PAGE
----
Believe your beliefs and doubt your doubts.

Most people believe their doubts and doubt their beliefs.”

Of course, the scriptures mentioned above are just a few examples out of many. More scripture planks will create an even stronger fence.

Someone may ask, “How can we know our trust in scripture is well-placed?”

Whole books have been written about the reliability of scripture, but here’s a short, worthwhile article to introduce the topic: “Three Reasons Why the Bible Can Be Trusted.”

We can also bolster our faith with the testimonies of others who’ve embraced the power of scripture:

  • “Every year I live—in fact nearly every day—I seem to see more clearly how all the peace, happiness, and power of the Christian life hinges on one thing. That one thing is taking God at His word, believing He really means exactly what He says, and accepting the very words that reveal His goodness and grace.”—Frances Ridley Havergal, English poet and hymnwriter [2]
Frances Havergal (1836-1879)
  • “Take all of this Book that you can by reason and the balance by faith, and you will live and die a better man. It is the best Book which God has given to man.”—Abraham Lincoln [3]
  • “In the Bible I find a confidence mightier than the utmost evil.”—Helen Keller [4]
  • “The Bible is the book of my life. It’s the book I live with, the book I live by, the book I want to die by.”—N. T. Wright, Biblical scholar and Anglican bishop [5]
N. T. Wright (1950- ____)
  • “The Bible creates endurance. Its promises lift the heart and its panoramic insights strengthen the will.”—Pastor and author Timothy Keller with his wife Kathy [6]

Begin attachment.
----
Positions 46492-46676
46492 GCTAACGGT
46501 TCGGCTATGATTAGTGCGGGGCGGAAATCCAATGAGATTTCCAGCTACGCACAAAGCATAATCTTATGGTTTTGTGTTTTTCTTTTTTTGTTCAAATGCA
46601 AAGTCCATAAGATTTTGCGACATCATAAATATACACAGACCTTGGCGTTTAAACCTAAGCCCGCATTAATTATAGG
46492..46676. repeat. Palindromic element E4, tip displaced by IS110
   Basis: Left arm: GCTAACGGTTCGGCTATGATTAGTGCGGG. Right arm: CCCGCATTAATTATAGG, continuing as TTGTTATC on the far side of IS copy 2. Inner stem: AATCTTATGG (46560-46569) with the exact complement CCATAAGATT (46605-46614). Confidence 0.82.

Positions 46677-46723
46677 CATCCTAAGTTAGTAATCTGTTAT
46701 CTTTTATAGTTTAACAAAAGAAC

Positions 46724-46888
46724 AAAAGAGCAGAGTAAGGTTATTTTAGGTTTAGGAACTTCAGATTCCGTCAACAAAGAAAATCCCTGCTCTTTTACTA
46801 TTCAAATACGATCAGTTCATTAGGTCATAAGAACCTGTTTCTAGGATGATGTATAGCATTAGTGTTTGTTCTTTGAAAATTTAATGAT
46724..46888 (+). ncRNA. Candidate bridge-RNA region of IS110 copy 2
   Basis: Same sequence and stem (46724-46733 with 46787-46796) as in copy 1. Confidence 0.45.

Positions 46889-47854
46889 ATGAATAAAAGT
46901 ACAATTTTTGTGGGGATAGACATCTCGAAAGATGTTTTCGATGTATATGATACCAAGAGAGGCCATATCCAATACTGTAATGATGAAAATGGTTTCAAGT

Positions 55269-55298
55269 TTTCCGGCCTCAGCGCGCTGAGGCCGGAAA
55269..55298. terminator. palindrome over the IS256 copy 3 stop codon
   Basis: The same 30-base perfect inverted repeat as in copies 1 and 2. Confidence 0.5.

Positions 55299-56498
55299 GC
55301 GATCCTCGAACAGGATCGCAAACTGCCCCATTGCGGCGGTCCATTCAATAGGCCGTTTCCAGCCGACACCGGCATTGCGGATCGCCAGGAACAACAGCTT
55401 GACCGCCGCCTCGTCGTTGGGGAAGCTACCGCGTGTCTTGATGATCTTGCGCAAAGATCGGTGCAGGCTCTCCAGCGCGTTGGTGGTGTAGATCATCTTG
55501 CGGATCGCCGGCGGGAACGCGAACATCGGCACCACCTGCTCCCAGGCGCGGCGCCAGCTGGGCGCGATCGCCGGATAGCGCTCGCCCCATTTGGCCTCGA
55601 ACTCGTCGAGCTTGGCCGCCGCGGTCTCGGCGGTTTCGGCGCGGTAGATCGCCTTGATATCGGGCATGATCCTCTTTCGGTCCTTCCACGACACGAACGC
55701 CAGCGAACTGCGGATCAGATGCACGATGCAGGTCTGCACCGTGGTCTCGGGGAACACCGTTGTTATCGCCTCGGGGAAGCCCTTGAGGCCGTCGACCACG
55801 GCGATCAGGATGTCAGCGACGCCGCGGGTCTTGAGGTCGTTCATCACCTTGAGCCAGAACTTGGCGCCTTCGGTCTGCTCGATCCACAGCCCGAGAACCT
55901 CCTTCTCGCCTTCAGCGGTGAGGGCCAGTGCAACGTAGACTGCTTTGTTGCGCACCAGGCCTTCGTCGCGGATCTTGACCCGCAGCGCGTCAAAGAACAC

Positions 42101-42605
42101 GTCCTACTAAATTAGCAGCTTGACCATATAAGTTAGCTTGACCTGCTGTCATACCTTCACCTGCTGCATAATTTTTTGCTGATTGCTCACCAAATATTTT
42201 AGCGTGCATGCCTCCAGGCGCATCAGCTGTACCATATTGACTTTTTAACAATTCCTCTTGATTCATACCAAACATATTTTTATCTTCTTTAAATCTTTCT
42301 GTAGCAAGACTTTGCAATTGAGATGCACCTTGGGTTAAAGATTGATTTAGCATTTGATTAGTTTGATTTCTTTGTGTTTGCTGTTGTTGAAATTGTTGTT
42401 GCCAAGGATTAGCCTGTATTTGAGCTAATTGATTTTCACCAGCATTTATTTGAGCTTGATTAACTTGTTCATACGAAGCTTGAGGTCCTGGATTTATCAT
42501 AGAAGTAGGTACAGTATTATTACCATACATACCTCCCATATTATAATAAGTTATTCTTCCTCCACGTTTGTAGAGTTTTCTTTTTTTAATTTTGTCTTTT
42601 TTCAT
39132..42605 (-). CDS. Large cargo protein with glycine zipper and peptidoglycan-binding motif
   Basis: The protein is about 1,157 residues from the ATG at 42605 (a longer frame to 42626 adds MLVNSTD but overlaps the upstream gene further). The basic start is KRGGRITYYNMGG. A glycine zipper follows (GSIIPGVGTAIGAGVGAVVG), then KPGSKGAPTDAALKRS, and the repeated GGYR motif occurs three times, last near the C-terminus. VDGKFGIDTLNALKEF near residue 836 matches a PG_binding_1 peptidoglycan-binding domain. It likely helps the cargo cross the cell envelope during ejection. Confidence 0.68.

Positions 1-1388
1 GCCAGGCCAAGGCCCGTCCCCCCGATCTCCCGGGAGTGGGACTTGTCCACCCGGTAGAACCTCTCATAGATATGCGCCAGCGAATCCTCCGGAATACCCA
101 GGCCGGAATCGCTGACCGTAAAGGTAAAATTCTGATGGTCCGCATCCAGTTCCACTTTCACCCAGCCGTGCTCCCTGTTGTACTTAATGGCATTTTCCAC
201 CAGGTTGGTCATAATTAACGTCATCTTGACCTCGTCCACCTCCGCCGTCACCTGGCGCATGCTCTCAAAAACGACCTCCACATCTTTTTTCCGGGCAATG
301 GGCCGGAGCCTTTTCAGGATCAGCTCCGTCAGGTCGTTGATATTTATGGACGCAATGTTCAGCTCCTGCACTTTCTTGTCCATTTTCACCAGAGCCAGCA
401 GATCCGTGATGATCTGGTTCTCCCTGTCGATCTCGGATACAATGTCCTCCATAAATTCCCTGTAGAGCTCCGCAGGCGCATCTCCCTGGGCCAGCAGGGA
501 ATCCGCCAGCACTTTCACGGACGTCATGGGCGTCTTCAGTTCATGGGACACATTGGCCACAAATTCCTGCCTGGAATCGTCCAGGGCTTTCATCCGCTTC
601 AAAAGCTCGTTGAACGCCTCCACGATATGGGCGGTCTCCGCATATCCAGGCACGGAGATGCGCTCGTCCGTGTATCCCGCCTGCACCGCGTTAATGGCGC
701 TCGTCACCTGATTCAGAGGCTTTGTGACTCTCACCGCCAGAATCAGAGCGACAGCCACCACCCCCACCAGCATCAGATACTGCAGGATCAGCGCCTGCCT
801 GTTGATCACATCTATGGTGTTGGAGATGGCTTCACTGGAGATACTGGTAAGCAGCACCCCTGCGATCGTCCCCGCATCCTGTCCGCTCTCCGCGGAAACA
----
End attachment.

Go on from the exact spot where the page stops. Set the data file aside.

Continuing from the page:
Of course, the occasional reading of a scripture passage won’t suffice. That would be like trying to build a fence with slices of Swiss cheese–too flimsy and full of holes.

No, it’s Bible study and meditation that creates a sturdy fence.

Sound boring?  Hardly.

The Bible is worth all the other books

which have ever been printed.

–Patrick Henry

(1736-1799)

With faith, diligence, and a prayerful heart, every student of the Bible finds that Henry and countless others have been right. In fact, I’ve never met an earnest seeker of scripture-truth who later regretted the time they’d spent absorbing God’s Word.

And when we follow their example, the yabbits prove much less troublesome.

What Bible verse helps keep the yabbits out of your garden of faith? Please share in the comment section below!


Notes:

[1] The father speaking these words was admitting that doubts tainted his trust, yet Jesus still performed the miracle. We don’t have to be perfect pillars of faith for him to intervene for us!

[2] Quoted in Streams in the Desert by L. B. Cowman and edited by Jim Reimann, 127.

[3] Ibid.

[4] https://digitalcommons.liberty.edu/cgi/viewcontent.cgi?article=1070&context=owners_manual

[5] https://www.crosswalk.com/faith/spiritual-life/inspiring-quotes/25-quotes-from-influential-christians-about-the-bible.html

[6] The Songs of Jesus, 310.

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You probably know it, have even memorized it:

Such a statement begs the question: how does joy—of all things–translate into strength? Wouldn’t it be faith in the Lord that makes us strong? Turns out joy is an important facet of faith.

That phrase “of the Lord” holds the key. When we delight in the Author of joy–who he is and what he does–that’s when our spirits begin to grow strong.

To foster that kind of joy and delight:

Express Gratitude

Tonia Peckover wrote, “The feeling of joy begins in the action of thanksgiving” [1].

Research has proven that keeping a gratitude journal works well to develop our appreciation muscles [2]. Just a few lines per day can get joy percolating in our spirits.